College Snapshot: Reed College

Dear Student,

If you consider yourself a “liberal nerd,” Reed College could be a great fit for you. (Students looking to join a fraternity and/or play football should probably look elsewhere.)

If you’ve been eyeing some of the most well-known and prestigious colleges, you might be unimpressed that Reed comes in at #82 on the latest U.S. News and World Report rankings of liberal arts colleges. But if you look at which schools have the highest percentage of graduates who go on to earn a Ph.D., Reed is in the top three nationwide in life sciences, psychology, physical sciences, humanities and social sciences.

By the way, there are lots of reasons why you shouldn’t rely on popular national rankings lists:

  • They don’t provide any information about which school is the best fit for you as an individual.
  • A number of schools cheated (reported false information) to inflate their rank; in other words, some of the data the rankings are based on are not even real.
  • The ratings are somewhat self-perpetuating or circular, because high-ranking schools are likely to continue to get high ratings from other schools (which is one of the ratings criteria) due to their visibility from being highly-ranked in the first place.
  • Colleges literally spend millions of dollars to raise their ranking – which is not the same thing as raising their quality.
  • For these and other reasons, most high school counselors have negative opinions about this rating system and consider it misleading.

But back to Reed. Its former president Colin Diver described how Reed rejected the USNWR system and asked to be removed from the list – but simply got pushed down in the rankings instead. Nevertheless, the number and quality of Reed applicants has increased since then.

Imagine a beautiful campus a stone’s throw from Portland, Oregon with 1,400 students in a 9:1 student-faculty ratio. (It’s a great region if you love the outdoors.) Most incoming students were in the top 10% of their HS class, and their average GPA is 3.9. Thirty-five percent of applicants are accepted, and 88% of freshmen return sophomore year.

Reed might seem custom-made for students like you. Reed bills itself as “unconventional and progressive”; the Fiske Guide describes it as “mixing nonconformist students with a traditional and rigorous curriculum.” All of the courses are taught by professors (not graduate students), and you will complete a research-based thesis. If you choose to pursue both liberal arts and a STEM field, you can get a combined B.A./B.S. (two degrees) in five years by spending three years at Reed and two years at Caltech, Columbia or Rensselaer. Some of the hands-on science opportunities include working on a nuclear reactor and participating in an exchange program with Woods Hole Oceanographic Institution.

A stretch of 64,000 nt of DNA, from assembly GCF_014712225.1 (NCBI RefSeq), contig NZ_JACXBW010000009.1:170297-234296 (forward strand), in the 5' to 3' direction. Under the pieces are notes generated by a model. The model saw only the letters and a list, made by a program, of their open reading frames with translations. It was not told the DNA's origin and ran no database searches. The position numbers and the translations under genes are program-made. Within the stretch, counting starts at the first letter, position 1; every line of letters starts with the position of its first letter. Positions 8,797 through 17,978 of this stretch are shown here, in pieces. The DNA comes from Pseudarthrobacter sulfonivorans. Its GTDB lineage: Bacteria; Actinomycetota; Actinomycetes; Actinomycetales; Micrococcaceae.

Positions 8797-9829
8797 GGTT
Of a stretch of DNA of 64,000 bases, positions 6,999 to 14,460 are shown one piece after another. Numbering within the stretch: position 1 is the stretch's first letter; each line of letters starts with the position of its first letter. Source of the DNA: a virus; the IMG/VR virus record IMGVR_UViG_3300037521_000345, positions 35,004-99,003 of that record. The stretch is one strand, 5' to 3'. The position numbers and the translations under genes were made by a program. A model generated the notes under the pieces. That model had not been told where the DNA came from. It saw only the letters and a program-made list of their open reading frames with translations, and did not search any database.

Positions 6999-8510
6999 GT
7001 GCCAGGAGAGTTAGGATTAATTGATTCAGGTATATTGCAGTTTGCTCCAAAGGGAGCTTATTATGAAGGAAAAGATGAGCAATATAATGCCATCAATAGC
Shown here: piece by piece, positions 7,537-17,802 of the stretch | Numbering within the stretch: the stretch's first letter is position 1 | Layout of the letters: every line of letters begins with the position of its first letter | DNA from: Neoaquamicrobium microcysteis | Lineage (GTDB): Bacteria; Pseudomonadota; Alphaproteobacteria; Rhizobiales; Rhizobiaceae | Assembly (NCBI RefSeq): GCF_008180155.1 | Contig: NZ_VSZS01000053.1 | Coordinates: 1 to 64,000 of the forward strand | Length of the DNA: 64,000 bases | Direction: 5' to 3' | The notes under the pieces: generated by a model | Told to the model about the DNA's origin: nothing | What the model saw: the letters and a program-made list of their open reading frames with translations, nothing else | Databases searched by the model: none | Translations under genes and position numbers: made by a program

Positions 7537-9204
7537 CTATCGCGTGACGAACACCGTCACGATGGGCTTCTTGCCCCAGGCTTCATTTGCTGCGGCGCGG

Tuition is close to $54,000 with the total cost of attendance around $70,000/year, but Reed is committed to meeting 100% of demonstrated need. Most students receive some aid (the average package is over $43,000), and students graduate with an average debt under $20,000. 

 

College Application Timeline

If you feel stressed and overwhelmed by the college application process, you are not alone. Many students (and parents) feel this way. Fortunately, the secret to getting admitted isn’t simply to do more and more activities; it’s finding one thing you can do really well. Sure, colleges do care about high test scores and top grades in challenging courses. But they also want students who have demonstrated that they can pursue something with dedication and fascination. Therefore, it’s important to leave yourself free time to dabble in a variety of activities until you find one that really grabs your interest.

Freshman year of high school: Plan out four years of solid academic courses that will challenge you. If you struggle with certain subjects or aspects of school (studying, socializing), seek out the help and strategies you’ll need to succeed. (See our article on special accommodations if you think you’ll need them in college.) Start a resume or log of your accomplishments; it will be a helpful reference guide when it comes time to complete your applications.

Sophomore year: Get to know your teachers and keep an eye out for ones who might be a good source of future recommendation letters. Look out for opportunities to be a leader (e.g., in school or outside clubs). Save copies of your best work for future portfolios. Consider taking the PSAT. Make some college visits during spring vacation, if possible. Research career options; this will help you narrow down your choice of schools and majors.

Junior year: Take the PSAT in October (if you haven’t already) – or the SAT or ACT. Find out which tests are required by the schools you’re considering – for example, some colleges want you to take one or more SAT Subject Tests. Sign up well in advance, take practice tests and get test prep help (or learn anxiety management) if you need it. Register for AP tests, if applicable. If you are an athlete, talk to your coach and learn about eligibility from the NCAA. When college reps visit your school, try to attend these meetings. Start developing a list of potential colleges and learning about them (see below). Do more spring-break college tours. (See our article on demonstrated interest.) If you will be creating a portfolio (e.g., art, music, videos), it’s time to start assembling it. Find out how to upload your work via Slideroom or other platforms. In the spring, talk to the teacher(s) you hope will write your letters of recommendation, and confirm they are willing to do so. Over the summer, work on the components of you applications (e.g., via the Common App), especially your essay(s). Brainstorm essay topics, write drafts and get feedback.